And further: “Now suddenly, since October 5, we have found that we have an audience listening to us and applauding us, of tens of thousands of people. We got carried away by this, and submerged the Young Socialist Alliance in the PD; we submerged our politics in the Civil Rights movement.”

In other words, the present capitulation to the imperialist troops was prepared by capitulation to the middle-class reformists.

And the capitulation was prepared by anti-Leninist semi-anarchist conceptions of organisations which go with the anti-communist politics of the “state capitalist” group.

From this McCann can only draw the most pessimistic and sectarian conclusions about the working class, preparing to blame them for his own betrayals: “The consciousness of the people who are fighting in the streets at the moment is sectarian and bigoted.”

Farrell echoes him: “So there is now a more radicalised Catholic working class (McCann thinks this is ‘very wrong’) whilst the Protestant proletariat is still as remote and inert as ever”.

The sorry tale continues. The interviewer asks to what extent Protestant areas are leafleted to explain to the workers there why Civil Rights marchers are demonstrating through their streets.

“Absolutely none”, replies McCann. “Only occasional half-hearted efforts have ever been made at doing this. We have never had a perspective here”.

And he explains why:

“There has been no concrete work done because there is no organisation which has been able to sit down and say this is our perspective, this is our reason for being in the Civil Rights movement… All our failures spring from the lack of anything even resembling a revolutionary party.”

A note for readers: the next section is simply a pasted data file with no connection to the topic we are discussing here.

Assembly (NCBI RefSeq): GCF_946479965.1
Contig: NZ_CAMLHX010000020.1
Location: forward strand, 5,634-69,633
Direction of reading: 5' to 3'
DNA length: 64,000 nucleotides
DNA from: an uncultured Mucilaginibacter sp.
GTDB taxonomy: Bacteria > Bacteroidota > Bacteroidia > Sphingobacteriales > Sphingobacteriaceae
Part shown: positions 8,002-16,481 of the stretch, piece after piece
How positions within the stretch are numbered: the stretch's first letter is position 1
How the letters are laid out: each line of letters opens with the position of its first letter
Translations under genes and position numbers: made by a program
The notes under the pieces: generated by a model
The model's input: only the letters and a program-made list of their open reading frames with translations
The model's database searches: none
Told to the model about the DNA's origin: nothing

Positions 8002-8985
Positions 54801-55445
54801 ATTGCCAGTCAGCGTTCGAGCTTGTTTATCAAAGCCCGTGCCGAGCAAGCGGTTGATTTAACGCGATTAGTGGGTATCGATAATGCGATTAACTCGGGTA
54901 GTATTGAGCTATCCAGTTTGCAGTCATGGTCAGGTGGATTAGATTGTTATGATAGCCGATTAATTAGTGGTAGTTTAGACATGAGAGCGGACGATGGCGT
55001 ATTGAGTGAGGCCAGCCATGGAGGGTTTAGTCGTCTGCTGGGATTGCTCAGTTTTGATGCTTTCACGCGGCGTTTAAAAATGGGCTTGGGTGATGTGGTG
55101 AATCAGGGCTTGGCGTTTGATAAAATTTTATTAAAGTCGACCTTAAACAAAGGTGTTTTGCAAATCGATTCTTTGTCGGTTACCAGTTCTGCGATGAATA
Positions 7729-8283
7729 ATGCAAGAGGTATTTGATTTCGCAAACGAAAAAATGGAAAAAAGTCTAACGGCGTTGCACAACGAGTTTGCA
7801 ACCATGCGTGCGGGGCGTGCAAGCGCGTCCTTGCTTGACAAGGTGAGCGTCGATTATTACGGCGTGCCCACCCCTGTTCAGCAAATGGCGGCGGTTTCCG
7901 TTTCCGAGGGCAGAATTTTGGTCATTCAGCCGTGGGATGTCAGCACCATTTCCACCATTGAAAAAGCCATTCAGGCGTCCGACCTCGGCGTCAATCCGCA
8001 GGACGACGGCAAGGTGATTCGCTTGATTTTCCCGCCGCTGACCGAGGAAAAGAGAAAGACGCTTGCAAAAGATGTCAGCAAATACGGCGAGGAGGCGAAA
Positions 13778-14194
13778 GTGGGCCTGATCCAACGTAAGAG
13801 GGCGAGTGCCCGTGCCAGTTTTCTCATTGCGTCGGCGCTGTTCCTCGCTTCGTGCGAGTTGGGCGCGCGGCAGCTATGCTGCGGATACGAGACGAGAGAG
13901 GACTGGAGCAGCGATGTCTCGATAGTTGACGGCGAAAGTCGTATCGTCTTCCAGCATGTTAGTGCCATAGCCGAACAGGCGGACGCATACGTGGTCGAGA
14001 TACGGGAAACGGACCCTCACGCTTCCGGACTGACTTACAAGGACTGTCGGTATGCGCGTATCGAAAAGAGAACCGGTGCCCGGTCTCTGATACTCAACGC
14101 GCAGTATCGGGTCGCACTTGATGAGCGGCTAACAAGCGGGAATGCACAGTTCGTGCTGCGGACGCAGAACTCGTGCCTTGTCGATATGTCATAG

This is a suitable epitaph for the years of bitter middle-class opposition to Leninism and the Socialist Labour League carried on by the state capitalist group of Tony Cliff. It is at the root of their present capitulation to the British army of occupation.

The interviewer drives the lesson home, and asks: “This raises the question of your own organisation. What is the state of it?”

Miss Devlin replies, “We are totally unorganised and totally without any form of discipline within ourselves”.

And McCann adds “…the reason we have no organisation is that we effectively dissolved ourselves politically into the Civil Rights movement: so effectively, in fact, that we have nothing to recruit people into once they have been radicalised by that movement. It has been a crucial error and a grievous one”.

This then is the end-result of that kind of politics which starts from “where the action is” and which has become the rule for all the revisionist groups: it is nothing more than a trap which takes militants into the camp of the middle class.

After Farrell tries then to boost the popular character of Civil Rights associations like that in Derry, and McCann corrects him:

“The Derry citizens’ action committee was not elected by a mass meeting of any sort. It was elected by a meeting of about one hundred of the Catholic middle class of Derry on October 9, specifically to steer the movement away from dangerous territory. There is a millionaire among its four leading members but not a single working man…”

When the discussion turns to programme, the confusion is complete, and reveals once again that there had been no basic clarification of any kind when launching into the political campaigns of the last year.

Farrell favours an utterly adventurist line, which looks revolutionary but serves only as a road back to the Catholic hierarchy. He advocates Catholic workers’ councils as a possible form of “dual power” in opposition to the Unionist government.

McCann, after criticising this dangerous nonsense, concludes: “We cannot form a Bolshevik party overnight. Rather than set up councils, we must try to set up some sort of radical socialist front between republicans and ourselves”.

McCann proposes to repeat exactly the mistake he has earlier criticised.